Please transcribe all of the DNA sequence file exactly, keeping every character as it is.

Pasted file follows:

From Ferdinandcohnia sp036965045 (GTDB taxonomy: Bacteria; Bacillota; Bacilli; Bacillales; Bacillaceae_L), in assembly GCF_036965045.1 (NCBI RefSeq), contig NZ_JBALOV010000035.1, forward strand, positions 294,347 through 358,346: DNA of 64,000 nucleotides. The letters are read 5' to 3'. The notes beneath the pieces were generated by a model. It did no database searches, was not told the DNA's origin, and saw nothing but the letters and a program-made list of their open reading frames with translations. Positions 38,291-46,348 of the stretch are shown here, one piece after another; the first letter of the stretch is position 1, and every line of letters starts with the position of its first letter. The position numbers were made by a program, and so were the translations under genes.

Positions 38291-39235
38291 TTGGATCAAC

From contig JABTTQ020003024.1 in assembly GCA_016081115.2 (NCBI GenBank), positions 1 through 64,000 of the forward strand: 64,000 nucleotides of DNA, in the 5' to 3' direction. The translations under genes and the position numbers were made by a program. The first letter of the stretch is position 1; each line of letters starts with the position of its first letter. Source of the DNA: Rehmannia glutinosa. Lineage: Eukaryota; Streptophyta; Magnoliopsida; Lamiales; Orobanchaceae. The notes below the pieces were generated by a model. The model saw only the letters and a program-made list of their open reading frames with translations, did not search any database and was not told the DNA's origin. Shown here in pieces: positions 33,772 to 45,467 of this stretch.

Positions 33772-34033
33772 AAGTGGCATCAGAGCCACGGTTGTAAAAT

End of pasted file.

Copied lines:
From Ferdinandcohnia sp036965045 (GTDB taxonomy: Bacteria; Bacillota; Bacilli; Bacillales; Bacillaceae_L), in assembly GCF_036965045.1 (NCBI RefSeq), contig NZ_JBALOV010000035.1, forward strand, positions 294,347 through 358,346: DNA of 64,000 nucleotides. The letters are read 5' to 3'. The notes beneath the pieces were generated by a model. It did no database searches, was not told the DNA's origin, and saw nothing but the letters and a program-made list of their open reading frames with translations. Positions 38,291-46,348 of the stretch are shown here, one piece after another; the first letter of the stretch is position 1, and every line of letters starts with the position of its first letter. The position numbers were made by a program, and so were the translations under genes.

Positions 38291-39235
38291 TTGGATCAAC

From contig JABTTQ020003024.1 in assembly GCA_016081115.2 (NCBI GenBank), positions 1 through 64,000 of the forward strand: 64,000 nucleotides of DNA, in the 5' to 3' direction. The translations under genes and the position numbers were made by a program. The first letter of the stretch is position 1; each line of letters starts with the position of its first letter. Source of the DNA: Rehmannia glutinosa. Lineage: Eukaryota; Streptophyta; Magnoliopsida; Lamiales; Orobanchaceae. The notes below the pieces were generated by a model. The model saw only the letters and a program-made list of their open reading frames with translations, did not search any database and was not told the DNA's origin. Shown here in pieces: positions 33,772 to 45,467 of this stretch.

Positions 33772-34033
33772 AAGTGGCATCAGAGCCACGGTTGTAAAAT